As the race moved into the penultimate hour, we were greeted with yet more heavy sleet showers. And the teams in the pit lane were constantly slipping out to the pit lane to check the skies. Two pit lane marshals, local residents, looking heavenwards, smiled and said, “It’s coming again!” Sure enough, two minutes later the track was covered by another blanket of hail and sleet. The #92 Porsche had slipped back to fourth place while the #91 Porsche was back in seventh place. As the fifth hour drew to a close, the #77 Dempsey-Proton Porsche moved into the lead in the Am class while the runners who had shown the strongest, and most consistent performance throughout the week, the #56 Project 1 Porsche, had slipped to fifth in class.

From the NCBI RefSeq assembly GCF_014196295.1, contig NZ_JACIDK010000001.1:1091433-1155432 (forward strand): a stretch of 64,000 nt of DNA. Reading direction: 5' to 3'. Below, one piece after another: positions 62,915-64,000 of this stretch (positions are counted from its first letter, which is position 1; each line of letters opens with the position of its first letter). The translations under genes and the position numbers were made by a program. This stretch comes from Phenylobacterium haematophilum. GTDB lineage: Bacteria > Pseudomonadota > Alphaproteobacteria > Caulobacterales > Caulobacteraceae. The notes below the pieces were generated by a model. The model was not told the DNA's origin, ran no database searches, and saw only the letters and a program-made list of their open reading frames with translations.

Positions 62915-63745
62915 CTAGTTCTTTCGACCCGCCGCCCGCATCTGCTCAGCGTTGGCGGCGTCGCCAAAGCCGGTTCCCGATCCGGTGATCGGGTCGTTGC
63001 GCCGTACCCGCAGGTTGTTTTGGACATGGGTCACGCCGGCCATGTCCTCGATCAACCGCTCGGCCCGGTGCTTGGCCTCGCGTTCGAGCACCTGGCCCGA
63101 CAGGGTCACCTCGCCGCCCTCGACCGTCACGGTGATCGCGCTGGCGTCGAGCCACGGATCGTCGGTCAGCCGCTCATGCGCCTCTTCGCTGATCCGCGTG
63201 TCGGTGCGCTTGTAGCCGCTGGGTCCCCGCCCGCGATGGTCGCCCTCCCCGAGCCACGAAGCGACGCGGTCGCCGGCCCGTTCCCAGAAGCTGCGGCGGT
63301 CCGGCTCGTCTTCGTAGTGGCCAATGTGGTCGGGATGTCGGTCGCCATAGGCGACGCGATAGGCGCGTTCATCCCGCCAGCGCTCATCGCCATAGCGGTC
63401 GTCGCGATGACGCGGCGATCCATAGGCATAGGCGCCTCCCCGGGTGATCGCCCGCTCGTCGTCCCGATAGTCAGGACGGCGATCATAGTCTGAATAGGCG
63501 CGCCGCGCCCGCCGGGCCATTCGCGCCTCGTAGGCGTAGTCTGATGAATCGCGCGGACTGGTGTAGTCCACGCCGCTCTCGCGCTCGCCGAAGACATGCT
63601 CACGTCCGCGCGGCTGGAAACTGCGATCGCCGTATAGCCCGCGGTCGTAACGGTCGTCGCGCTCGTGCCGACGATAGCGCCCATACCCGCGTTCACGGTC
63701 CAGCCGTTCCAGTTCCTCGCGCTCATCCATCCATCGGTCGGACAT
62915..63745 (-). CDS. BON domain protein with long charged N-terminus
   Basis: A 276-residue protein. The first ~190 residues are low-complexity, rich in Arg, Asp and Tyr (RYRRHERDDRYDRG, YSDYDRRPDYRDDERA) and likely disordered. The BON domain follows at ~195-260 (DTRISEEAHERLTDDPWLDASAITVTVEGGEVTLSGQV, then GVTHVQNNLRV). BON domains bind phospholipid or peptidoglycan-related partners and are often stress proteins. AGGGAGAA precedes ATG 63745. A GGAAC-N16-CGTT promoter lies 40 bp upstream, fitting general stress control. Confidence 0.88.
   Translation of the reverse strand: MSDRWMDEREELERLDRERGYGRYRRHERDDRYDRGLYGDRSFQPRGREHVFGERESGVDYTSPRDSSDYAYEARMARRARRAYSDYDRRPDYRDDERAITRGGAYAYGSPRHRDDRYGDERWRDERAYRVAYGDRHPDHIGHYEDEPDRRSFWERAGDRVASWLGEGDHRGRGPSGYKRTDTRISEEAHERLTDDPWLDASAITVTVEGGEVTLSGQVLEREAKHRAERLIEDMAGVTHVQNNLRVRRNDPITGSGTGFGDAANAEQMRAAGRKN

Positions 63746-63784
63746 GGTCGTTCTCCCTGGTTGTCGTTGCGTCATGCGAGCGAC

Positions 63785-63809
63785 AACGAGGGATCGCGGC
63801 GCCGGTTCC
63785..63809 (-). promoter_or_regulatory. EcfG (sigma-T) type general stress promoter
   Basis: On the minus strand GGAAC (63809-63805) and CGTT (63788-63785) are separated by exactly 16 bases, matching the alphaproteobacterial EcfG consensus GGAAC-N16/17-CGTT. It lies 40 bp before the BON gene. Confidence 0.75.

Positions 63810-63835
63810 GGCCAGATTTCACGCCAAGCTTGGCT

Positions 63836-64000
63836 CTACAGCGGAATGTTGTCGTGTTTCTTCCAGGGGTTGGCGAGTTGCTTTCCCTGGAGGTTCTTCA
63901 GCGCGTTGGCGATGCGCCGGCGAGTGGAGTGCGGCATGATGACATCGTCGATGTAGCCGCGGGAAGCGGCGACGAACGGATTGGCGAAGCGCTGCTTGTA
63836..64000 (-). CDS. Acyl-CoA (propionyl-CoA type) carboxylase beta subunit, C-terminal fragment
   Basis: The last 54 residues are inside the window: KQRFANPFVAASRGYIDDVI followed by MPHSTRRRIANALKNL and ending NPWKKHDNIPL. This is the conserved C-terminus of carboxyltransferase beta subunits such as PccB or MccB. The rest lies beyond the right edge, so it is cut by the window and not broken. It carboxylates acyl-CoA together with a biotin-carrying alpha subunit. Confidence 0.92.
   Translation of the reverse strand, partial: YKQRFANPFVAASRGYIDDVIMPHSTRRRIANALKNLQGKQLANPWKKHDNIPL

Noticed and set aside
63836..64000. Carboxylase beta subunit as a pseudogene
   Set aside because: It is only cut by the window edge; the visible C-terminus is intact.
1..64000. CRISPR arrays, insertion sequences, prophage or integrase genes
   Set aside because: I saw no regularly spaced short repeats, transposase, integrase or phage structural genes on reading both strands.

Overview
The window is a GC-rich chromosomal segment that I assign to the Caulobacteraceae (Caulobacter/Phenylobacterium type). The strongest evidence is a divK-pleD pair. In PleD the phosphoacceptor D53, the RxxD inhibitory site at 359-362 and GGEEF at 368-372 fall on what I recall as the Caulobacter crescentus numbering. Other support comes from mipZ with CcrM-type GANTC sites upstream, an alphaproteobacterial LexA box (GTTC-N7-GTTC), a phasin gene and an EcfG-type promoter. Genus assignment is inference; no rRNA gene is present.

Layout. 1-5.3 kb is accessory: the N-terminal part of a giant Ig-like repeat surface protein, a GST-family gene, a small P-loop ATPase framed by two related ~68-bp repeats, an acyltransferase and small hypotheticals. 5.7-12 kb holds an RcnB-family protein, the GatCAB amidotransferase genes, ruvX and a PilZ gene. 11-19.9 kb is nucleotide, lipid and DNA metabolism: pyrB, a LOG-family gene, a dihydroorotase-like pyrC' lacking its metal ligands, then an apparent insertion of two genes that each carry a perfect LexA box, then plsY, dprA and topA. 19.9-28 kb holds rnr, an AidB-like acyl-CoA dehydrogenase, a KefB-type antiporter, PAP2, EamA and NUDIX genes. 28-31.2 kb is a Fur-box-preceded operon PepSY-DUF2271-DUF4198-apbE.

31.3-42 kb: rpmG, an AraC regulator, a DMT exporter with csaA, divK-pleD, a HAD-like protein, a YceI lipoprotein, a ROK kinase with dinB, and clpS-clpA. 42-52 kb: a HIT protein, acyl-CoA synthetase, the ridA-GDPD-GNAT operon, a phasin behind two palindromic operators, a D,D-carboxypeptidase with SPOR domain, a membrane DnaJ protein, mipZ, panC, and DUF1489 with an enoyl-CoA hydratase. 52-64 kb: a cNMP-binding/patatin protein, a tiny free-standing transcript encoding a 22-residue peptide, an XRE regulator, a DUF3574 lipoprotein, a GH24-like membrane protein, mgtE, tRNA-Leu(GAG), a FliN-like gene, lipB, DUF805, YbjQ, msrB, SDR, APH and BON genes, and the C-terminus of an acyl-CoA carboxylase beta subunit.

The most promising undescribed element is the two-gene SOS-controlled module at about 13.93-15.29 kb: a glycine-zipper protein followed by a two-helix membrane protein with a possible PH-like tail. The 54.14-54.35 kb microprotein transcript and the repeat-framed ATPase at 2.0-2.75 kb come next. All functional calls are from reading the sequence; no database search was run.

The final hour broke and the hail showers were increasing with regularity and intensity. With just twelve minutes to go on the clock, the #91 Porsche was given a drive-through penalty for causing a collision at T19. At the time the #91 car was lying in third position and the #92 car in fourth. Four minutes later, the race was red flagged with eight minutes left to run, this being brought about by an intense snow shower. The fall out of the drive-through penalty for the #91 car was changed to a time penalty, which saw the #92 Porsche taking the final podium spot and #91 finishing in 8th position. Racing is never dull; there is always a twist in the tail!
Access to the full article is limited to paid subscribers only. Our membership removes annoying ads, lets enjoy unlimited access to all our premium Porsche content and offers you awesome discounts on Porsche related products.